Murder Lawyer

Nick Barraclough has defended in numerous murder trials, amongst which are the following:

  • Nick defended Irene Smith in a conspiracy to murder case which attracted national press attention when it was suggested that Irene Smith planned with her bigamist husband to kill his other wife in order to protect a family property development. Although Irene Smith provided a false alibi and concealed clothes worn by the murderer, she was found not guilty of conspiracy to murder. Nick Barraclough argued to secure the minimum sentence for her when she was convicted on less serious offences.
    Bournemouth Echo Article
    BBC News Website 
  • R v Scudder Successfully defended with Michael Borrelli QC in a ‘missing body murder’: the victim had been assaulted by the defendant, and was then last seen walking to meet the defendant. It was alleged the defendant and another man murdered the victim, and rolled him in chicken wire and carpet before dumping his body in the Thames Estuary. On the night of the alleged murder the defendant hired a fishing boat. When he returned it, the anchor and chain were missing. Body parts belonging to the victim were dredged up in the Thames Estuary. The defendant was acquitted.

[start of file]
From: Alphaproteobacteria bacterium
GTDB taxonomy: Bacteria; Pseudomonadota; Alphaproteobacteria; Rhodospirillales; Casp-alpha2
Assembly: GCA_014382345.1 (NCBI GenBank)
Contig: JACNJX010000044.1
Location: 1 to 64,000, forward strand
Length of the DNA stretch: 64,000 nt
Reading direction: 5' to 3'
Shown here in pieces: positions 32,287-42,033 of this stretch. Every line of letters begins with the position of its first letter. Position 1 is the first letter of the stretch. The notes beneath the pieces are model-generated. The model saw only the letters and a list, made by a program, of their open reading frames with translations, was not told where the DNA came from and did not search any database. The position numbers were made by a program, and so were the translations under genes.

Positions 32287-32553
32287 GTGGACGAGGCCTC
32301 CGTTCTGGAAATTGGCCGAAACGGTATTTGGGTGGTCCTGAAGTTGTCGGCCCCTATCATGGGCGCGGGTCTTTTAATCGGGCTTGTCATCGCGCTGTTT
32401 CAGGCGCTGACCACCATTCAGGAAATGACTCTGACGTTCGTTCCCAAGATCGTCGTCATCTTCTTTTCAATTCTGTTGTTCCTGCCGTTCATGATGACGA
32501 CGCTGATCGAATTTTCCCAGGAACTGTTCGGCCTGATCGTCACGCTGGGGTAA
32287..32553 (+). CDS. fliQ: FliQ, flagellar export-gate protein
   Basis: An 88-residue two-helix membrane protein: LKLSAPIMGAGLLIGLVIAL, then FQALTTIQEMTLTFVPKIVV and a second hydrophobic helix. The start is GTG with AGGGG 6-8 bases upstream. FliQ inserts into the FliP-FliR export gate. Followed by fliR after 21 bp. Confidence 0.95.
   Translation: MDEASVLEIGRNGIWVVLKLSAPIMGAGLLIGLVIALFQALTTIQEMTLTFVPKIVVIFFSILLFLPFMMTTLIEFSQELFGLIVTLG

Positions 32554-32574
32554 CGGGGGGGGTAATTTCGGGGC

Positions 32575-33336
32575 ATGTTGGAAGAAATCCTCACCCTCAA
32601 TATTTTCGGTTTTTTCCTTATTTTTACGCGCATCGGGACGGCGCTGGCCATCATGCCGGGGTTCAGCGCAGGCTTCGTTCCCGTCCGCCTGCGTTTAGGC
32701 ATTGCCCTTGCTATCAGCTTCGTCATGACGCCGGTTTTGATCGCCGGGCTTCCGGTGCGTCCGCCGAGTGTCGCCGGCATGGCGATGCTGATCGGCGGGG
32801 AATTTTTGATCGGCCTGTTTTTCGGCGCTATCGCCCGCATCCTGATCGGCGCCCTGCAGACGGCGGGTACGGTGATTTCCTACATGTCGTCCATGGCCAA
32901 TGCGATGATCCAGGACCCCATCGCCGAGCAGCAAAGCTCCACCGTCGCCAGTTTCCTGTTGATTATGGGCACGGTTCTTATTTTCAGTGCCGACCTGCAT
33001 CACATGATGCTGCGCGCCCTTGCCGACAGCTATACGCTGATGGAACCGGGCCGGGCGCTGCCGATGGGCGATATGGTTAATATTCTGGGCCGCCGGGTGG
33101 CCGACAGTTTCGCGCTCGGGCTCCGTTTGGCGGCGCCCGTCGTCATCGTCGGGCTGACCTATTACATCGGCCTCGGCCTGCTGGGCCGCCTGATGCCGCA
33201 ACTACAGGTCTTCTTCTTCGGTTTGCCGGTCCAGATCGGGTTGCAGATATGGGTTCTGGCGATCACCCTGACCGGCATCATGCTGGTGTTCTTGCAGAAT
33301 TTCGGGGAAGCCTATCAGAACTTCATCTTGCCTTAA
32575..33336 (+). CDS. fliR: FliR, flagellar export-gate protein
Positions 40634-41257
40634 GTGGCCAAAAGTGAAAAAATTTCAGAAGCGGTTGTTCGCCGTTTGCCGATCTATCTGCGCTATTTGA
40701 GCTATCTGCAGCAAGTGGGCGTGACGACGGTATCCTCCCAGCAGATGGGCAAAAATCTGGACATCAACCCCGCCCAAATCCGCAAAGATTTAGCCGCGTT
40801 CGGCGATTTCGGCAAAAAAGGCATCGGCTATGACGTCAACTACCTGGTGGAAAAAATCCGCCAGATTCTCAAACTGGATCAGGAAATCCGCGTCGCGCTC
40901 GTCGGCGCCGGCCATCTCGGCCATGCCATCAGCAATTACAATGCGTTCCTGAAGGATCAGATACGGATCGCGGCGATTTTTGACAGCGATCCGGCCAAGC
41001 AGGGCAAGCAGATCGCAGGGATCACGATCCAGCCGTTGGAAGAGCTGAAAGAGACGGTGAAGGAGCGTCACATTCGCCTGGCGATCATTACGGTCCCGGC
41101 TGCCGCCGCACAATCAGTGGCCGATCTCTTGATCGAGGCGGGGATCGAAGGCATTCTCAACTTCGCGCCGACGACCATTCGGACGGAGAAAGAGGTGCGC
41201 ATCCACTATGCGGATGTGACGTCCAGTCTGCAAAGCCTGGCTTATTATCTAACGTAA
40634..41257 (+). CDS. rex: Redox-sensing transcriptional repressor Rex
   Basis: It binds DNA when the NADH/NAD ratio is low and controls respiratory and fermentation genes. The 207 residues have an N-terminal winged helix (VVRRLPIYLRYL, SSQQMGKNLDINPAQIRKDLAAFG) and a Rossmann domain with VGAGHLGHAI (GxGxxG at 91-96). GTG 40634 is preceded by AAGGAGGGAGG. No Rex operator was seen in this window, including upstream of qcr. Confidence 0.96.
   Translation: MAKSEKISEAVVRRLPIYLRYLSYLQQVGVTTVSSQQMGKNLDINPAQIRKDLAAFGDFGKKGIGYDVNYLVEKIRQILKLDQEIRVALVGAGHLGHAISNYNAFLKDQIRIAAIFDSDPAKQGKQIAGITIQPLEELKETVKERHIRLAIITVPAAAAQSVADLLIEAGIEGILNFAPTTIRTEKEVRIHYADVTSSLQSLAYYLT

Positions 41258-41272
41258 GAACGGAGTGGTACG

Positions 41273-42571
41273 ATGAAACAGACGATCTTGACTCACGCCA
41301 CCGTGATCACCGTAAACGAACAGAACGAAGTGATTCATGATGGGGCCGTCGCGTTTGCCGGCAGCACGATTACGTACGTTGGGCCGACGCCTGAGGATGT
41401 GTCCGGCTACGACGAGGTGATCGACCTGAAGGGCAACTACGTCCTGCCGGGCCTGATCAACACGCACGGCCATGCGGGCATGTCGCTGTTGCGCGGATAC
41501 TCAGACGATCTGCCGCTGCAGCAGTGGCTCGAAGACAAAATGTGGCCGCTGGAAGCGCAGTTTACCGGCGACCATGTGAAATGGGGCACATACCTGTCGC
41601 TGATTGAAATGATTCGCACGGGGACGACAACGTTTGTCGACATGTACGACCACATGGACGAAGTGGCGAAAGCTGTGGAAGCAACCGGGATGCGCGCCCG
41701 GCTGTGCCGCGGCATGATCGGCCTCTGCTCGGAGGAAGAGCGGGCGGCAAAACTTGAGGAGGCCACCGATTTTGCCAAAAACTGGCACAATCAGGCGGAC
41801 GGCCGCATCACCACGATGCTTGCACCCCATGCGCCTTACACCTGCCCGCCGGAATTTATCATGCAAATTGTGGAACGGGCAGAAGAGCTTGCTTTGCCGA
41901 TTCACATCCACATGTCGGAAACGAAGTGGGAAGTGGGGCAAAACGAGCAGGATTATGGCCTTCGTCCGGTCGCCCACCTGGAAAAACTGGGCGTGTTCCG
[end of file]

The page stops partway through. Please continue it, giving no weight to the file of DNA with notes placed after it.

Read the report
  • R v Palmer and others A 5-month trial involving the abduction, torture and execution of two Jamaican Yardie gang members. An Operation Trident case, the victims were tied to chairs and tortured. The ‘trigger man’ used a 9mm semi-automatic pistol to kill the victims with shots to the head. The case was a “Whodunnit” in which the defendant was implicated by a latex glove found beside one of the deceased. The interior of the glove contained the defendant’s DNA and firearms residue was deposited on its exterior. The jury deliberated for 18 days, thought to be an Old Bailey record.
  • R v Costain Defended Shealagh Costain who was a business woman who hired a hit-man to kill a business associate of the defendant over a £50,000 debt. The police were tipped off and the ‘hit-man’ was actually an undercover police officer. The defence argued ‘entrapment’. Though the defendant was convicted, the defence successfully argued that she need not be imprisoned. The Attornery-General referred the sentence to the Court of Appeal as being ‘unduly lenient’.
  • R v Frost (1998) This murder case was the largest murder and rape investigation carried out in the West Country at the time, when an 18 year old girl went missing on Christmas Day 1995. Her body was found weeks later in a quarry. The investigation led to 3,500 males providing DNA samples to the police whilst the defendant studied at University. Ultimately, the defendant admitted his guilt. It was as a result of this case that the National DNA database was established.
    BBC News website